The woman found dead under Newport Beach's Bay Bridge this week died of a gunshot wound, an autopsy confirmed Wednesday.
Officials had called the death of 28-year-old Nancy Hammour "suspicious" since passersby found her body Monday morning, but Newport police have reclassified the case as a homicide, said department spokeswoman Jennifer Manzella.
At 8:45 a.m. Monday, police responded to a call about a body found underneath the Bay Bridge near East Coast Highway and Bayside Drive.
When officers arrived, they determined Hammour, who lived in Santa Ana, was dead.
Police closed portions of East Coast Highway and Orange County Sheriff's Department divers scoured under the bridge.
Manzella declined to say whether divers found anything or release any more information, citing the ongoing investigation.
Orange County Superior Court records show Hammour ran afoul of the law in her past.
In 2008 she pleaded guilty to misdemeanor prostitution and drunk driving charges.
Most recently, she pleaded guilty in January to a felony charge of possession of a controlled substance.
She was placed on probation for three years and ordered to attend a diversion program for 18 months, according to court records.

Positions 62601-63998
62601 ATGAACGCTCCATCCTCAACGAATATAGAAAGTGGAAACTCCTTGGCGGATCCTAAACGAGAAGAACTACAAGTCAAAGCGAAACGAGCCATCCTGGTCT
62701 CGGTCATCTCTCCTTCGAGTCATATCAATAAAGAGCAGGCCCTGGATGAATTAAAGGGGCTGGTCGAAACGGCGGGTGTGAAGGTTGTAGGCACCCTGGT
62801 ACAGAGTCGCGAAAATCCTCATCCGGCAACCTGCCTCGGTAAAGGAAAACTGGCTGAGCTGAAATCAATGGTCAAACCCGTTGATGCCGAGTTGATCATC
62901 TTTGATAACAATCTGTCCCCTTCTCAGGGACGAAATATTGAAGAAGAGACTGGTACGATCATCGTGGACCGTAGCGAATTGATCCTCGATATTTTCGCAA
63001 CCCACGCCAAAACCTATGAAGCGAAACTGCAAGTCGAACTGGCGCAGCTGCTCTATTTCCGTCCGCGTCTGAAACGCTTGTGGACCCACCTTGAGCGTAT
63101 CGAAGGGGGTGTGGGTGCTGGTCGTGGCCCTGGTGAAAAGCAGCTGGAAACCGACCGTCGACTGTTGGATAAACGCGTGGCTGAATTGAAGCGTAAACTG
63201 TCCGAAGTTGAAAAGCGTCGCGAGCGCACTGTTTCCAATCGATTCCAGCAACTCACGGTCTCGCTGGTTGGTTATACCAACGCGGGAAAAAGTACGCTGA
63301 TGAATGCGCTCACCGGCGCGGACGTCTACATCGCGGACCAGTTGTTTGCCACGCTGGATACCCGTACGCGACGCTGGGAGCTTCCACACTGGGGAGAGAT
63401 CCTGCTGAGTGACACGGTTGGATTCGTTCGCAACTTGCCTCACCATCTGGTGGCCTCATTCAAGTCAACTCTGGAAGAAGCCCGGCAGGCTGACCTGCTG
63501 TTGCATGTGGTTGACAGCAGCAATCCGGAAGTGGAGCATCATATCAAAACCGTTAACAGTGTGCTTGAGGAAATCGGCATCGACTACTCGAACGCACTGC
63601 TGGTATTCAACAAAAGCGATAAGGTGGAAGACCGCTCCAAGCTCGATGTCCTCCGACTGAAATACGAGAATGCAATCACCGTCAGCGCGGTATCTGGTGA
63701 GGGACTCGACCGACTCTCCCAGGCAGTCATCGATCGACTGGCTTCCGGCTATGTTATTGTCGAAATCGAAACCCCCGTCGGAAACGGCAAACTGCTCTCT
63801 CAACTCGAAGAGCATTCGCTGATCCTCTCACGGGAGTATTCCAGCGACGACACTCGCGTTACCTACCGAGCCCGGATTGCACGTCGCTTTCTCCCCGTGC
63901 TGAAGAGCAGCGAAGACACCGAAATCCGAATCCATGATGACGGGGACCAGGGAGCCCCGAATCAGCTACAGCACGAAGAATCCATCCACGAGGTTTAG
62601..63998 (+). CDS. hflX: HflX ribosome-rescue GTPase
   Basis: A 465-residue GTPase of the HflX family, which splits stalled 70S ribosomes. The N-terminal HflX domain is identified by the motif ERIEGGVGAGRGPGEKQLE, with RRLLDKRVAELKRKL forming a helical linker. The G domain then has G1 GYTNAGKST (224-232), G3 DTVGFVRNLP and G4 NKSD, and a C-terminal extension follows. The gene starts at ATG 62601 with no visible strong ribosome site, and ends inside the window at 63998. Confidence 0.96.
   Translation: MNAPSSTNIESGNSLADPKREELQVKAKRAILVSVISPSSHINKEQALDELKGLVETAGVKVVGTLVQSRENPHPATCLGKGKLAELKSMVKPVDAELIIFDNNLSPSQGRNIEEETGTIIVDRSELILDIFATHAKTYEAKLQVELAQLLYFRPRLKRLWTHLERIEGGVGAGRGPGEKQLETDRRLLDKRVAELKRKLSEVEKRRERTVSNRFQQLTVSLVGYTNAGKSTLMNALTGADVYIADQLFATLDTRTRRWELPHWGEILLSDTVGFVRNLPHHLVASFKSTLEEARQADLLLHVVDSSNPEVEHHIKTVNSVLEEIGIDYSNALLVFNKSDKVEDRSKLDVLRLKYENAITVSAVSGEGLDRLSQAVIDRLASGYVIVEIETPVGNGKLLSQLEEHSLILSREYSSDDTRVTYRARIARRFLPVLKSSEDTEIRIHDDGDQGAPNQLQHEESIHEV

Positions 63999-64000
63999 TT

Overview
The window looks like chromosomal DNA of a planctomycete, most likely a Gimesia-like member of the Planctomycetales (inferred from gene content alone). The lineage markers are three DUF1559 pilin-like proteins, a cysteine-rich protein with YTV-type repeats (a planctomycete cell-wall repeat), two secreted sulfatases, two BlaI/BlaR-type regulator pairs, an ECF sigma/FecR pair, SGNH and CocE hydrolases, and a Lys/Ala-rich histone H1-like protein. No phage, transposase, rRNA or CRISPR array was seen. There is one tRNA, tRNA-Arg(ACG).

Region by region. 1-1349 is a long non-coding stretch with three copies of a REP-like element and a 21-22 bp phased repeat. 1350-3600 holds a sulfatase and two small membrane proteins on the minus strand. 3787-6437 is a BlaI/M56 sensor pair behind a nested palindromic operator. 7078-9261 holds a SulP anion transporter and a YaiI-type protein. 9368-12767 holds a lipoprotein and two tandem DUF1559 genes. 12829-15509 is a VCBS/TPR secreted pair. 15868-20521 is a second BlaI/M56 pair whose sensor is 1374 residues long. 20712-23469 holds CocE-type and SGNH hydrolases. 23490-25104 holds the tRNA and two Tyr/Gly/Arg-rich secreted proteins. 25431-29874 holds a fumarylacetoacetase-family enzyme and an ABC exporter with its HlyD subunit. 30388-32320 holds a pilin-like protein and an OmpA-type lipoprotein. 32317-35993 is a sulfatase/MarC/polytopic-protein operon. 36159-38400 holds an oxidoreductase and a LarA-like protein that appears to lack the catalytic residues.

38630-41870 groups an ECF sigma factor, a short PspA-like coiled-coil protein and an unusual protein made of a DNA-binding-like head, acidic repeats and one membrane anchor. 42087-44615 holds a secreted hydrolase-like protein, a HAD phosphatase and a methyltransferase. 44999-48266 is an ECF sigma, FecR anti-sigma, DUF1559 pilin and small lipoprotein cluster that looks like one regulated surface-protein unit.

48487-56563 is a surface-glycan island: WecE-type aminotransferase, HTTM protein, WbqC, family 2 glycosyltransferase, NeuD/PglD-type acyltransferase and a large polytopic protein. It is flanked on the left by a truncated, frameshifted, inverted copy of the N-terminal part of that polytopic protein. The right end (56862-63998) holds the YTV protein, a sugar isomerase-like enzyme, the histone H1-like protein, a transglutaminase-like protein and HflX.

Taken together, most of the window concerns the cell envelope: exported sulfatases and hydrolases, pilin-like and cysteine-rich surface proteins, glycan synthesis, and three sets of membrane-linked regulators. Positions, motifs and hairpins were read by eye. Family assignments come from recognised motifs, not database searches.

That probation was revoked in July, according to court documents.
Hammour's brother declined to speak with a Daily Pilot reporter Wednesday but other family members told KTLA-5 that Hammour was trying to turn her life around and regain custody of her 4-month-old son.
She also has a 10-year-old son, Hammour's sister told KTLA.
"Deep inside I feel horrible to the point where I feel like I could of done something to help her avoid this," Hammour's brother, Rene Morales, wrote on Facebook Tuesday. "Now I hope you are up there relaxing with our dad, watching over us and having a nice, cold Corona."
Hammour is the second homicide victim this year found by passersby in Newport Beach.
Tina Hoang, 20, was found dead face-down on the sand in West Newport this March.
Like Hammour, Hoang had a child in the months before her death and faced prostitution charges in the past.
Hoang's case is still under investigation, but there's no reason to think the two deaths are connected, Manzella said.
"There is no evidence of any kind suggesting that the two cases are related, and significant evidence indicating that they are completely unrelated," Manzella said in an email.